Chattanooga's entrepreneurial empowerment group LAUNCH gives teenagers chance to shine

photo Developing Story

"Loud" isn't just the working name for Demetric Bush and Ashunti Garner's startup project. It's also how the audience reacted when the duo won first place in a high school competition.

On Sunday night, Chattanooga's entrepreneurial empowerment group LAUNCH hosted its third annual high school competition at the University of Tennessee at Chattanooga.

Of the 18 combined group entrants, who gave five-minute presentations to some of Chattanooga's most prominent entrepreneurs, Bush and Garner walked away with top honors and a cool $10,000 in startup services, such as legal advice and expert backing.

They aspire for their "Loud" concept, which aims to create mobile art classes in Chattanooga's urban areas, to further the city's sense of expression. Anyone can come. Anyone can create.

The Tyner Academy brains stood tall among their colleagues from the Howard School as well as new entrant Brainerd High School.

"I knew we had a good idea, but it's just so assuring for people to believe in us," Garner added. "We want to open your eyes to a world you didn't even knew existed."

The proposals at hand were as diverse as the minds delivering them: There were new clothing lines. A dog collar with a built-in GPS and heart monitor. A recording studio. Customized backpacks. School newspapers.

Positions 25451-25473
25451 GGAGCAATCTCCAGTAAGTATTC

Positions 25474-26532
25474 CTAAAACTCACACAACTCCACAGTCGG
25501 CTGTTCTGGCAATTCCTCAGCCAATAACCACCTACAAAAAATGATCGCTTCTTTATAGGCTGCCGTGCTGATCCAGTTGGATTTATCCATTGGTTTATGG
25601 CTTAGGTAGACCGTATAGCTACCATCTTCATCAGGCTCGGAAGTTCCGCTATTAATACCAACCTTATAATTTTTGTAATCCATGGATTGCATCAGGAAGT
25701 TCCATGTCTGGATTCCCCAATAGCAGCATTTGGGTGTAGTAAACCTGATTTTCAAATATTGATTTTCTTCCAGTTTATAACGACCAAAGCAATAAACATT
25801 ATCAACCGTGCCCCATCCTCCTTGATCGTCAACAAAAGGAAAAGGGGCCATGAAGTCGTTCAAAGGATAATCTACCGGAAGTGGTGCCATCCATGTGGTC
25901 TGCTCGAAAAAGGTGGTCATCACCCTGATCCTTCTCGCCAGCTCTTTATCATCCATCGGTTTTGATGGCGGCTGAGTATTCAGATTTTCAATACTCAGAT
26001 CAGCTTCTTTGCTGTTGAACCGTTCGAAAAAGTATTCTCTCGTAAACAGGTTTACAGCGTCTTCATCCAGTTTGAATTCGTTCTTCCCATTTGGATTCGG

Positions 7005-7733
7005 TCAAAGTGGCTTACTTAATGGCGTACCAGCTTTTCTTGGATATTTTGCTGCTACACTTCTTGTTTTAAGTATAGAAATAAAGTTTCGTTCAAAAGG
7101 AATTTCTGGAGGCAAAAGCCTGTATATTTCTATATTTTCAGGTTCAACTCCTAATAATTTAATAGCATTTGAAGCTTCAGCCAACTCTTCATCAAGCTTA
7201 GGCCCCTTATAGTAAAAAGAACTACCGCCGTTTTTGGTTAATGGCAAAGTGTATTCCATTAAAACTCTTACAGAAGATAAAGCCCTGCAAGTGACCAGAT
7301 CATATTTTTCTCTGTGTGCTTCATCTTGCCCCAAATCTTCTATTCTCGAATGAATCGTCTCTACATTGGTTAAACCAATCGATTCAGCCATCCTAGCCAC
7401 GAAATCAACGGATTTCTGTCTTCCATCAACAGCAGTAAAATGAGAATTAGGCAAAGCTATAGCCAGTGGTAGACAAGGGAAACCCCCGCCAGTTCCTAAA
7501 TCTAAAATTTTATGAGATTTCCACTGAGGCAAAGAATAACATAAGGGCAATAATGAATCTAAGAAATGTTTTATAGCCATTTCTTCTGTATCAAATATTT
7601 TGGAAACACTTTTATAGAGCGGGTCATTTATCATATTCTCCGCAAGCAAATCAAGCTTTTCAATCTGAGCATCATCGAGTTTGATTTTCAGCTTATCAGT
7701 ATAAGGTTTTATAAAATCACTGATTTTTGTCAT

An alternative beverage -- "Exquisite" -- brought home second place for Johnny Richie and DaMika Cox.

"Most of our schools are full of acidic, unhealthy drinks," Richie said to his peer group. "We're targeting students because they are the future."

He and Cox brought samples of their healthier, fruit-based juice drinks -- watermelon and strawberry -- for the judges to sample.

"I'm an athlete, and he's in a band," Cox said. "We don't want sugary drinks."

And the decision to bring samples wasn't just sweet. It was smart.

"This is really a great thing to have in a pitch," said judge Jonathan Bragdon.

High 5 Fashion -- a five-girl clothing group from Brainerd High School -- took home third place. Above anything else, the competition gave the next class of Chattanooga's business leaders and thinkers a chance to sharpen their skills on a public stage.

"It's normally not a fast venture, but these students need lots of support in the process," said Hal Bowling, executive director of LAUNCH. "We teach them that if you can't find the job you want ... create it."

Contact staff writer Jeff LaFave at or 423-757-6592. Follow him on Twitter at @presslafave.